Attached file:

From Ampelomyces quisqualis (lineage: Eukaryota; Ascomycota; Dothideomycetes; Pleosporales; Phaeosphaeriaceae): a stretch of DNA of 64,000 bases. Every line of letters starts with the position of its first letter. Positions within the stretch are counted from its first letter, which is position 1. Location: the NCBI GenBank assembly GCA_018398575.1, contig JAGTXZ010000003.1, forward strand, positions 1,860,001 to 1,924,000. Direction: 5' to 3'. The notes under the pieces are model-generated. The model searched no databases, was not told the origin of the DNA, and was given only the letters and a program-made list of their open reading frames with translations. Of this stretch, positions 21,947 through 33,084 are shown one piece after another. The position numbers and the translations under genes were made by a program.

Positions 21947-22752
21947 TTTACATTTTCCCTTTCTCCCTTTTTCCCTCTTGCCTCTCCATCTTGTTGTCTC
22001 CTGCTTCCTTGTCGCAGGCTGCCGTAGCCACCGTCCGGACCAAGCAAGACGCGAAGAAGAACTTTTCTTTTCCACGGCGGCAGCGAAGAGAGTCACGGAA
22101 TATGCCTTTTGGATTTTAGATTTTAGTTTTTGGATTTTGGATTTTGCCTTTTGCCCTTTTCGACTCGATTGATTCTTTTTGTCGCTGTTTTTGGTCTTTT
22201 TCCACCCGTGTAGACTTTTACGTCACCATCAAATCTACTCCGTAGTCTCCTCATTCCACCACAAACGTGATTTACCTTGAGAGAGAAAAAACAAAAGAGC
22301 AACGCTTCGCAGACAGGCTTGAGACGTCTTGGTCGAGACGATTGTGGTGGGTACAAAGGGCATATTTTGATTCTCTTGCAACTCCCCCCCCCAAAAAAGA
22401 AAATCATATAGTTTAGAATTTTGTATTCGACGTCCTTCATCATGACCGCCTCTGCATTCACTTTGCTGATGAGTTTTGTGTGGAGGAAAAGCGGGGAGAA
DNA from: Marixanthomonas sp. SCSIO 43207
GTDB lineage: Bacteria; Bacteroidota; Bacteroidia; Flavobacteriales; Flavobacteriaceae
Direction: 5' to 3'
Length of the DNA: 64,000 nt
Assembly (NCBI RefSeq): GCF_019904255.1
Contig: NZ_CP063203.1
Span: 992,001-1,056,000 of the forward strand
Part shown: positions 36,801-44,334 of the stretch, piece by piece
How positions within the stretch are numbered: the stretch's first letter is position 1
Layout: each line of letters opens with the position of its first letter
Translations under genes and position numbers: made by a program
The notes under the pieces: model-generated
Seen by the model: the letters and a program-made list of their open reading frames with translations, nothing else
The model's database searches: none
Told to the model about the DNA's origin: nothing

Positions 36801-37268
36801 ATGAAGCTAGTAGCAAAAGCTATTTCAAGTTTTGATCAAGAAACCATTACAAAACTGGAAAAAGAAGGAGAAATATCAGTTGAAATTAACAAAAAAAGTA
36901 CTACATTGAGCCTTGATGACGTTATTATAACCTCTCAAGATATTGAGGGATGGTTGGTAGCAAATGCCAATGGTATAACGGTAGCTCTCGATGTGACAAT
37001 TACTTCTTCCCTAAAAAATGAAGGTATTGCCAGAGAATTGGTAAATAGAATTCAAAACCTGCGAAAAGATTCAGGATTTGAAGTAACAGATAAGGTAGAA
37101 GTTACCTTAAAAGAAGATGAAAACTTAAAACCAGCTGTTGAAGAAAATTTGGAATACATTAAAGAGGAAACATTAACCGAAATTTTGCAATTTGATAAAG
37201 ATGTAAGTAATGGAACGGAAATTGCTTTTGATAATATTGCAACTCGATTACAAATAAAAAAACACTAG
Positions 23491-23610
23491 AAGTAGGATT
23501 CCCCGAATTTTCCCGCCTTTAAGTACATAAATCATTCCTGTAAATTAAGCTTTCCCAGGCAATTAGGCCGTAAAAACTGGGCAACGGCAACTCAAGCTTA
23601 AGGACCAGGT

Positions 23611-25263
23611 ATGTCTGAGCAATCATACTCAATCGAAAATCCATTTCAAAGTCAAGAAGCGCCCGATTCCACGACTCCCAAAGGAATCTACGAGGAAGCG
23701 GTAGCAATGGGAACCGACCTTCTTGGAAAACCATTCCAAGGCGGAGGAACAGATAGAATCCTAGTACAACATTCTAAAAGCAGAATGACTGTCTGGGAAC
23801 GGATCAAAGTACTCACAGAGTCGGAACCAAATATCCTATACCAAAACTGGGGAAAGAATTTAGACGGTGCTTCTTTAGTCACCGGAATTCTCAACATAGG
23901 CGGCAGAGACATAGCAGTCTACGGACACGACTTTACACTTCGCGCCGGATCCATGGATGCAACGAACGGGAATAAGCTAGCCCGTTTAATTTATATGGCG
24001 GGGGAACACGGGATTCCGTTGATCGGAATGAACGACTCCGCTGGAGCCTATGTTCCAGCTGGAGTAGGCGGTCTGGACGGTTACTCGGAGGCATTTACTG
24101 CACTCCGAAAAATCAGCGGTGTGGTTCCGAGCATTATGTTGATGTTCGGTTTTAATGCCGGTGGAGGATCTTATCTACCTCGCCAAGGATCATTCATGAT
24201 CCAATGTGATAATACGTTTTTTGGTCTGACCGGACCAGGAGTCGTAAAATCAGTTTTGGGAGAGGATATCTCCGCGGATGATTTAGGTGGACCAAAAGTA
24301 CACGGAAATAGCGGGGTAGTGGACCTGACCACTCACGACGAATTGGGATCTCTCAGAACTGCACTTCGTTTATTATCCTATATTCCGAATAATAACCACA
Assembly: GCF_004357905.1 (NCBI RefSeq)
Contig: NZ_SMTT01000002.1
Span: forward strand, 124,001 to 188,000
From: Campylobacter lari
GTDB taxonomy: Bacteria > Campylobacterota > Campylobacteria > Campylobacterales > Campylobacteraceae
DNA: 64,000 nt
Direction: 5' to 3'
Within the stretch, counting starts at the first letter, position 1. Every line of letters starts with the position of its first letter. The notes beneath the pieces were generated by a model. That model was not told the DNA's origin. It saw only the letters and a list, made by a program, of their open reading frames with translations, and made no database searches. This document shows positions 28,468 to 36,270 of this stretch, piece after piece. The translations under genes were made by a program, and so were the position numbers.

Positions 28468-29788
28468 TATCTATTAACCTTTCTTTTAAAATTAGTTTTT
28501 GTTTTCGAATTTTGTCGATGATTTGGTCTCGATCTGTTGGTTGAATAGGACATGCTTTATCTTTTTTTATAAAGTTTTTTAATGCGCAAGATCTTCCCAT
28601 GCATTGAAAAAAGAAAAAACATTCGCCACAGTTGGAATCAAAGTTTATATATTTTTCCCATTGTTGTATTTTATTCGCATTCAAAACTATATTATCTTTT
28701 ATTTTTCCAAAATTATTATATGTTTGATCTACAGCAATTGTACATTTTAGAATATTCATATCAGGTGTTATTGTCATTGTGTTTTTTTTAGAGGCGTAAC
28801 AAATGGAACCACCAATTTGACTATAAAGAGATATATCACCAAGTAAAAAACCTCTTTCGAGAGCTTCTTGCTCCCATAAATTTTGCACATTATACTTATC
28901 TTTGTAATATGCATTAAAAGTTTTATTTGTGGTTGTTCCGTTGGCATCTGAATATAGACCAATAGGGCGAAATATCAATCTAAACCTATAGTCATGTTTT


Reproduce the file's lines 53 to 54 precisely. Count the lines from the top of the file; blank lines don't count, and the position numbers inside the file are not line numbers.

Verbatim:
28501 GTTTTCGAATTTTGTCGATGATTTGGTCTCGATCTGTTGGTTGAATAGGACATGCTTTATCTTTTTTTATAAAGTTTTTTAATGCGCAAGATCTTCCCAT
28601 GCATTGAAAAAAGAAAAAACATTCGCCACAGTTGGAATCAAAGTTTATATATTTTTCCCATTGTTGTATTTTATTCGCATTCAAAACTATATTATCTTTT